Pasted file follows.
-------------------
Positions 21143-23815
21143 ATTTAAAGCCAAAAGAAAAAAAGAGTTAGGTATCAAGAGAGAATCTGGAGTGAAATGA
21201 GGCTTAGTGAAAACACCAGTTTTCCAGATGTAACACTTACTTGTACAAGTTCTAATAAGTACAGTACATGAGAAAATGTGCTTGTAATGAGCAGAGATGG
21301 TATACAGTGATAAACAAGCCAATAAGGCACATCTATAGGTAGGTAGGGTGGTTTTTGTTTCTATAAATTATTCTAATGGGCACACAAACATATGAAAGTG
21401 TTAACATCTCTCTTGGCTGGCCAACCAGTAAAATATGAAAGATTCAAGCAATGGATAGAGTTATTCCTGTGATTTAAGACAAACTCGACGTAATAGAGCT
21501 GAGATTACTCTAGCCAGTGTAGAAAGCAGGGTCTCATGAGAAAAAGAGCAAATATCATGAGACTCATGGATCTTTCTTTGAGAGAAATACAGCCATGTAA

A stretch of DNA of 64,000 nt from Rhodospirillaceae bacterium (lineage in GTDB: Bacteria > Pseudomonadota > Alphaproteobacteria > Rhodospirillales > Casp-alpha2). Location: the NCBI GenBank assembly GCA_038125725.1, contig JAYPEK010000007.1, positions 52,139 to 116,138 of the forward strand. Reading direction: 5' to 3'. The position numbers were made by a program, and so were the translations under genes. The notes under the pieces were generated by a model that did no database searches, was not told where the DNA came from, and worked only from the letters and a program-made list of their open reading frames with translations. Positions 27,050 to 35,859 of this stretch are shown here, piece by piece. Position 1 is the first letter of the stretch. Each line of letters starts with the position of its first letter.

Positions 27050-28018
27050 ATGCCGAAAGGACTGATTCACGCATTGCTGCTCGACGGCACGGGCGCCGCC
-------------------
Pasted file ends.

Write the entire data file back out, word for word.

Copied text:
Positions 21143-23815
21143 ATTTAAAGCCAAAAGAAAAAAAGAGTTAGGTATCAAGAGAGAATCTGGAGTGAAATGA
21201 GGCTTAGTGAAAACACCAGTTTTCCAGATGTAACACTTACTTGTACAAGTTCTAATAAGTACAGTACATGAGAAAATGTGCTTGTAATGAGCAGAGATGG
21301 TATACAGTGATAAACAAGCCAATAAGGCACATCTATAGGTAGGTAGGGTGGTTTTTGTTTCTATAAATTATTCTAATGGGCACACAAACATATGAAAGTG
21401 TTAACATCTCTCTTGGCTGGCCAACCAGTAAAATATGAAAGATTCAAGCAATGGATAGAGTTATTCCTGTGATTTAAGACAAACTCGACGTAATAGAGCT
21501 GAGATTACTCTAGCCAGTGTAGAAAGCAGGGTCTCATGAGAAAAAGAGCAAATATCATGAGACTCATGGATCTTTCTTTGAGAGAAATACAGCCATGTAA

A stretch of DNA of 64,000 nt from Rhodospirillaceae bacterium (lineage in GTDB: Bacteria > Pseudomonadota > Alphaproteobacteria > Rhodospirillales > Casp-alpha2). Location: the NCBI GenBank assembly GCA_038125725.1, contig JAYPEK010000007.1, positions 52,139 to 116,138 of the forward strand. Reading direction: 5' to 3'. The position numbers were made by a program, and so were the translations under genes. The notes under the pieces were generated by a model that did no database searches, was not told where the DNA came from, and worked only from the letters and a program-made list of their open reading frames with translations. Positions 27,050 to 35,859 of this stretch are shown here, piece by piece. Position 1 is the first letter of the stretch. Each line of letters starts with the position of its first letter.

Positions 27050-28018
27050 ATGCCGAAAGGACTGATTCACGCATTGCTGCTCGACGGCACGGGCGCCGCC